I’ve been told that I should stick to LTS releases if I want fewer bugs, but I had plenty of problems with the Hardy upgrade, too.  The graph shows that Hardy was only marginally better.  Some even said the LTS release was “much more buggy than Gutsy or any other previous release“.

I’ve been told that Ubuntu’s release schedule is a response to Debian’s long delays between releases — that a rigid six-month schedule keeps programs like Firefox and OpenOffice up to date, but as a consequence we have to pay the price of a less stable system. I don’t understand why these are so intertwined.  I can download the latest bleeding-edge versions of software titles from getdeb.net and run them just fine on my system; why can’t the “flagship” titles be kept up-to-date, while the low-level subsystems are kept as stable as possible?  If I’m using the latest Firefox beta and it crashes, it’s no big deal, but if a less-technical user upgrades their computer and the video card or wireless card stops working, that’s a deal-breaker.

Also, why not keep the release candidates to a rigid schedule, but delay the actual release until the bugs are fixed? Users who just can’t wait for the upgrade can subscribe to the RCs instead of the actual releases, while normal users who want to use their computers instead of debug them can wait until the real release.  Maybe this is what’s supposed to happen with the betas and releases?  It’s not working.

Add a “From:” field to gnome-screensaver locked screen

Just a small idea for improving gnome-screensaver.  When the screen is locked, other people can leave messages, which show up as libnotify pop-ups.  It’s not obvious to the person leaving the message how it will appear, though, so I think we should add a From: field to encourage them to sign their name.  Otherwise you might not know who left the message.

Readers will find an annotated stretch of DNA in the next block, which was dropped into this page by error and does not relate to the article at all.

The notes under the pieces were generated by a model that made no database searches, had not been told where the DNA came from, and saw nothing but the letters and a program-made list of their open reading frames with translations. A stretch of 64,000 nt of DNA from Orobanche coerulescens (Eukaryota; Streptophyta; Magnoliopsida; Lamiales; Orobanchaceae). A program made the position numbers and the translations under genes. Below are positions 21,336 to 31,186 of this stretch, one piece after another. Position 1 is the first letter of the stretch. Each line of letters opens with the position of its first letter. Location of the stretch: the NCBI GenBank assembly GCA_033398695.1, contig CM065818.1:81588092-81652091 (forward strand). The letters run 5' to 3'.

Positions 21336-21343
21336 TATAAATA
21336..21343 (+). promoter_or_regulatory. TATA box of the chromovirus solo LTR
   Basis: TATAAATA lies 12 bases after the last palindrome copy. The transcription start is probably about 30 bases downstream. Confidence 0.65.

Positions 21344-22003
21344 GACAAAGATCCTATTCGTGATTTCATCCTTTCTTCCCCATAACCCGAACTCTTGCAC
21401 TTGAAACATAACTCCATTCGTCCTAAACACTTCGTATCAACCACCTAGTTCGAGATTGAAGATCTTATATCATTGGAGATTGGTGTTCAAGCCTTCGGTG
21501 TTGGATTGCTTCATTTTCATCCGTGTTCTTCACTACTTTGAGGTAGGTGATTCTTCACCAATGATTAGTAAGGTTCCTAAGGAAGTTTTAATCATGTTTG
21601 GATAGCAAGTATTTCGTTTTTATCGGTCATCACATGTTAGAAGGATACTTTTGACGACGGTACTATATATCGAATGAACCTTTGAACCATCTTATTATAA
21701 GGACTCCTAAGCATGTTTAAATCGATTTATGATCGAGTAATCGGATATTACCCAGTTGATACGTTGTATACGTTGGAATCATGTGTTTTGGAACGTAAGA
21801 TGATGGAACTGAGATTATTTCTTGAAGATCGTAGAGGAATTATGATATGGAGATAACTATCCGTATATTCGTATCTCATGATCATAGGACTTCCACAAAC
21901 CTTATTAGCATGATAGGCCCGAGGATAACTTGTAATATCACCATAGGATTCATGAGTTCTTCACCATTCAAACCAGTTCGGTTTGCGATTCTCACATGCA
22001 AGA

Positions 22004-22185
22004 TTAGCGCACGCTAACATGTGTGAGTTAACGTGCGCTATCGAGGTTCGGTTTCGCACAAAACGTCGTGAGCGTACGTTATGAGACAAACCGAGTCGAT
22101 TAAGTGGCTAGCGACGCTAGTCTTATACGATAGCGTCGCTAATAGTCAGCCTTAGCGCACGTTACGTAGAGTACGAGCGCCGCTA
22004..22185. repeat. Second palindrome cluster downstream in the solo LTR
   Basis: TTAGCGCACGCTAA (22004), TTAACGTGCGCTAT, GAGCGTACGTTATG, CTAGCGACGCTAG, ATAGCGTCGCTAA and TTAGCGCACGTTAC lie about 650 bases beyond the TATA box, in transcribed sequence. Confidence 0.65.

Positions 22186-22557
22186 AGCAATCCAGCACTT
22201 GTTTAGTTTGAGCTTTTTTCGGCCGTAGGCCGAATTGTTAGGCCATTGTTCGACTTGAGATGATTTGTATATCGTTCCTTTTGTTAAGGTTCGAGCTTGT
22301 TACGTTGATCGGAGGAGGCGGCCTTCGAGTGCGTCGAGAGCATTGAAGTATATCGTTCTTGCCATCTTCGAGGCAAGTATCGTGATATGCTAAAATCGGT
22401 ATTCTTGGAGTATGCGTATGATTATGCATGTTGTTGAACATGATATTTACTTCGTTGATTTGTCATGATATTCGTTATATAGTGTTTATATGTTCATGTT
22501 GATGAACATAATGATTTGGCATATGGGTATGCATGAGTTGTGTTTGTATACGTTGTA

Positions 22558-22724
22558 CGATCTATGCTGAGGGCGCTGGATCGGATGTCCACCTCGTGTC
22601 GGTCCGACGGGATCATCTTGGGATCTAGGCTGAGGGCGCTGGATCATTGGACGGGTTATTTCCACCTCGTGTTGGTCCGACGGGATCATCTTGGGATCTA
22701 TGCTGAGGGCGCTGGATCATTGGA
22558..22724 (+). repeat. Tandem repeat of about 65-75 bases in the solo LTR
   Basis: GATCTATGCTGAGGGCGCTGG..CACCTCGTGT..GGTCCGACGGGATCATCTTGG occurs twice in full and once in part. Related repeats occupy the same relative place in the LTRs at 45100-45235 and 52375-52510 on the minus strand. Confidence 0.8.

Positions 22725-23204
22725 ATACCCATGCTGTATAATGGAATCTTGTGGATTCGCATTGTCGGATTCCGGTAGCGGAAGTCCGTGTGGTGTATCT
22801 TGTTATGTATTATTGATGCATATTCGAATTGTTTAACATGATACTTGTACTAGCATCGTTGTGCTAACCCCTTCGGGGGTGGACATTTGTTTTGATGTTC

Currently it looks like this:

and the pop-up looks like this:

I think we should add a From: field like this:

and the corresponding pop-up could look like one of these:

After proposing this on Ubuntu Brainstorm, I found an independent request on Launchpad, so I’m not the only one. 🙂

Canon refuses to support Linux

I’d been wanting a scanner for a while, and kept procrastinating.  Eventually I got fed up with myself and drove to Staples and bought a Canon CanoScan LiDE 70.  After getting home, I remembered why I don’t make impulse purchases at stores.

The scanner seems decent, but does not work in Linux, making it useless to me since I switched to Ubuntu.

I wrote to Canon several times asking them to support my OS, and they refuse:

Thank you for your inquiry. We value you as a Canon customer and appreciate the opportunity to assist you.

Unfortunately, Canon does not write or support any drivers or software for the various Linux operating systems. The driver development information is proprietary information, kept at Canon Japan, and is not available to the public. I apologize for any inconvenience this may cause.

Please let us know if we can be of any further assistance with your LiDE
70 scanner.

Thank you for choosing Canon.